Use of Deadly Force - When?

Discussion in 'Carry Issues' started by Car 2217, Jan 12, 2013.

  1. Bren

    Bren NRA Life Member

    There you go.

    Not in Texas (or Kentucky, or Florida, etc.).

    Without going into a Texas law research project - many states allow deadly force to prevent any felony involving the use of force - here, for example, you can kill a purse snatcher who is unarmed. Same goes for a person who punches a school volunteer or bus driver. All felonies involving the use of force. In addition, our courts say that "robbery" includes the escape with the goods, so that deadly force could still be used to stop the robbery even where the robber was fleeing.

    Next, the justification is usually decided at the point force is used. For example, in many places you can use non-deadly force to take back your property or someone else's (as here in KY). If you try to lawfully take back your property and the thief or robber then threatens you with deadly force ("exchanged gunfire") you can use deadly force in self-defense.

    Then, of course, texas is the one state that allows you to kill a thief, under some conditions, while he is fleeing.

    I think there is a pretty good chance these guys would be justified.

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    #41 Bren, Jan 17, 2013
    Last edited: Jan 17, 2013
  2. I don't necessarily agree with this. While I don't research every use of force statute from every state, I find it hard to believe that many states allow you to use deadly force involving a felony where force is used by the suspect. A purse snatcher is normally not going to subject someone to serious bodily injury or death. So how can you justify using deadly force against him?

    If I'm pursuing a purse snatching suspect and fire on him I'd be looking for a new job and possibly a lien on my home. And I have greater protection as a LEO.

  3. Gallium



    In most states, statutes/laws allow for use of deadly force to terminate/thwart a kidnapping, rape or sodomy of a minor.

    In many states deadly force is permissible to thwart a robbery subsequent to a break in of a domicile.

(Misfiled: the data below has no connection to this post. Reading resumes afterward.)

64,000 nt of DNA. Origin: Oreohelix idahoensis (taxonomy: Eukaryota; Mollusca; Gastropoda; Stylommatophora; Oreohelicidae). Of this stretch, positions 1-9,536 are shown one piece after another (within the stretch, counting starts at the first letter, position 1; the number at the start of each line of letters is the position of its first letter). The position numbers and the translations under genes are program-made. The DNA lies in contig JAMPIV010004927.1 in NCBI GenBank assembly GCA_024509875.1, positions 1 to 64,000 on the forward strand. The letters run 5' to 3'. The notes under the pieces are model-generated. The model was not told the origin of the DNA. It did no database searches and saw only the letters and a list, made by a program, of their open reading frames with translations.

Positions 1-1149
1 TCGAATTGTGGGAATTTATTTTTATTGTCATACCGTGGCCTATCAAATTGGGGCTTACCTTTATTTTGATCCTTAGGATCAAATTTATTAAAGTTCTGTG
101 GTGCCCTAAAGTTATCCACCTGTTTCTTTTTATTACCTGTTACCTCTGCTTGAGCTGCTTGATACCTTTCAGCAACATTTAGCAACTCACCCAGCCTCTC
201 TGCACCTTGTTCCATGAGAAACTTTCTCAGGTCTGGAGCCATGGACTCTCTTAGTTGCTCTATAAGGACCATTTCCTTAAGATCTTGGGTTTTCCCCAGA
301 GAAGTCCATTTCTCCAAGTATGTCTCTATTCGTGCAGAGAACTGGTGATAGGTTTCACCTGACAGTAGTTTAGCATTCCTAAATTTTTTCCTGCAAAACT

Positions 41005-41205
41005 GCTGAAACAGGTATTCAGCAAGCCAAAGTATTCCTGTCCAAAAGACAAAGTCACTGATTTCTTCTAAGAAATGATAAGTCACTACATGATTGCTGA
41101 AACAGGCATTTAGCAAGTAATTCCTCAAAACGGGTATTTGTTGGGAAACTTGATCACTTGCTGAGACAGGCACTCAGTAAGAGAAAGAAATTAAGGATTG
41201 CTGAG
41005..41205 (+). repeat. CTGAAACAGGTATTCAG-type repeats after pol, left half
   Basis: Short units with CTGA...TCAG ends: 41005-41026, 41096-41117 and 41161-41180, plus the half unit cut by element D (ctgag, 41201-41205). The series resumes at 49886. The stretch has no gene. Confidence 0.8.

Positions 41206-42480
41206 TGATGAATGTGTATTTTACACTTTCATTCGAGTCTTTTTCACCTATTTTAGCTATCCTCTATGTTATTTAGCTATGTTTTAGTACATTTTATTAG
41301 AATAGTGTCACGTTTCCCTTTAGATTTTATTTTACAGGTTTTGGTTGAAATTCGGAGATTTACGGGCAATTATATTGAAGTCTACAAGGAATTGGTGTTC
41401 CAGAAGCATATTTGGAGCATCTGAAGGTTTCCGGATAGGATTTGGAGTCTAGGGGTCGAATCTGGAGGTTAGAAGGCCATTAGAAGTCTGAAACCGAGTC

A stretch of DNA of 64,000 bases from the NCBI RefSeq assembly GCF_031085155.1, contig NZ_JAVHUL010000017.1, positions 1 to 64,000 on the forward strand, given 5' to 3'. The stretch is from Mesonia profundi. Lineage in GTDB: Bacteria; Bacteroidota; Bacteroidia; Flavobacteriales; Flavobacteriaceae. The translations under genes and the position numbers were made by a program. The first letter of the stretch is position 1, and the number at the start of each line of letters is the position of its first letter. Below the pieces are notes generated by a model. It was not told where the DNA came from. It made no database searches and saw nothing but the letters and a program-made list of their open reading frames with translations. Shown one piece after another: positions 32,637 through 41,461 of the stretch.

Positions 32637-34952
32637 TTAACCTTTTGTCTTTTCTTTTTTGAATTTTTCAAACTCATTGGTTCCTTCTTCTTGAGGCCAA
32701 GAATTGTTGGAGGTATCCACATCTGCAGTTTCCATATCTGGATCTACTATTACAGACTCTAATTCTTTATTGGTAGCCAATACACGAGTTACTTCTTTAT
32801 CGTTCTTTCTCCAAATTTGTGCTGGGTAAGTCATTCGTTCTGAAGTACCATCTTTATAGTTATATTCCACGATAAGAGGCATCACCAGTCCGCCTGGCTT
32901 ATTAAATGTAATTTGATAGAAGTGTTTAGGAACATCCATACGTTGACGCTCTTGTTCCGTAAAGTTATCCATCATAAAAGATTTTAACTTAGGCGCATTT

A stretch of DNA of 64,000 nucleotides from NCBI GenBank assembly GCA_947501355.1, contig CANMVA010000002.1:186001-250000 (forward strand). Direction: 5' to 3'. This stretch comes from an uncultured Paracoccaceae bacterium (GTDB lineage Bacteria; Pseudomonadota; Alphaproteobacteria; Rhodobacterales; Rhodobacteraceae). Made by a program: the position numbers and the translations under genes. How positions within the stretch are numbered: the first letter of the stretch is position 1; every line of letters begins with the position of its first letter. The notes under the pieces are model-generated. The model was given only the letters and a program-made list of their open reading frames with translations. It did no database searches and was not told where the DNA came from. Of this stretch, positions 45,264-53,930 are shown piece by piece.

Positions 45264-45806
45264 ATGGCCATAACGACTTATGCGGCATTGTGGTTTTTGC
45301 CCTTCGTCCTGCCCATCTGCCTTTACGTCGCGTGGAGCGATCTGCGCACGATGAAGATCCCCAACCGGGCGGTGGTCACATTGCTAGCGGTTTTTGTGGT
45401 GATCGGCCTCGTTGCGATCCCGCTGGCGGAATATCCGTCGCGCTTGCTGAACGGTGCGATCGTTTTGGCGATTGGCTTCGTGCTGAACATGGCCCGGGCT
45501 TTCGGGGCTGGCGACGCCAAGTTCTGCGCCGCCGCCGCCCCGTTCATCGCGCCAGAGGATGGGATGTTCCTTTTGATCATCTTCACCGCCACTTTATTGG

In some states, the disparity of force is a consideration, and in some other states, so long as the VICTIM can conclusively ("reasonableness standard") express that he or she was in grave fear of his/her life, deadly force is permissible.

    What is so hard to believe about those things I've outlined?

    I find it hard to believe that you're approaching the subject in such a narrow, focused way.

    - G

    Now I'm done. :cool:
  4. I'm aware of the "castle" doctrines. With regards to these statutes, there's normally an automatic presumption of serious bodily injury or death when the person is in your home. That doctrine has been extended to your car & business in my state (TN).

    Exactly what I mentioned. There normally needs to be a reasonable belief of serious bodily injury or death.

    To me a purse snatcher doesn't meet the criteria unless he displays or emphasizes he has a weapon during the strong armed robbery attempt.

    We're talking about a purse snatcher and you introduced several other examples where the use of deadly force would more likely be justified. Such examples as forcible rape or kidnapping of a minor, home invasion, and any time a person is in fear of serious bodily injury or death are fine with me when it comes to the use of deadly force.

    Like I mentioned in my first post, I don't see the same with a purse snatcher. Although it's a robbery by definition in most states, if I was to shoot a purse snatcher as a LEO with no threat of a weapon or serious bodily harm I'd likely lose my job and a wrongful death action. Many courts follow the TN v. Garner standard when it comes to felonies & deadly force.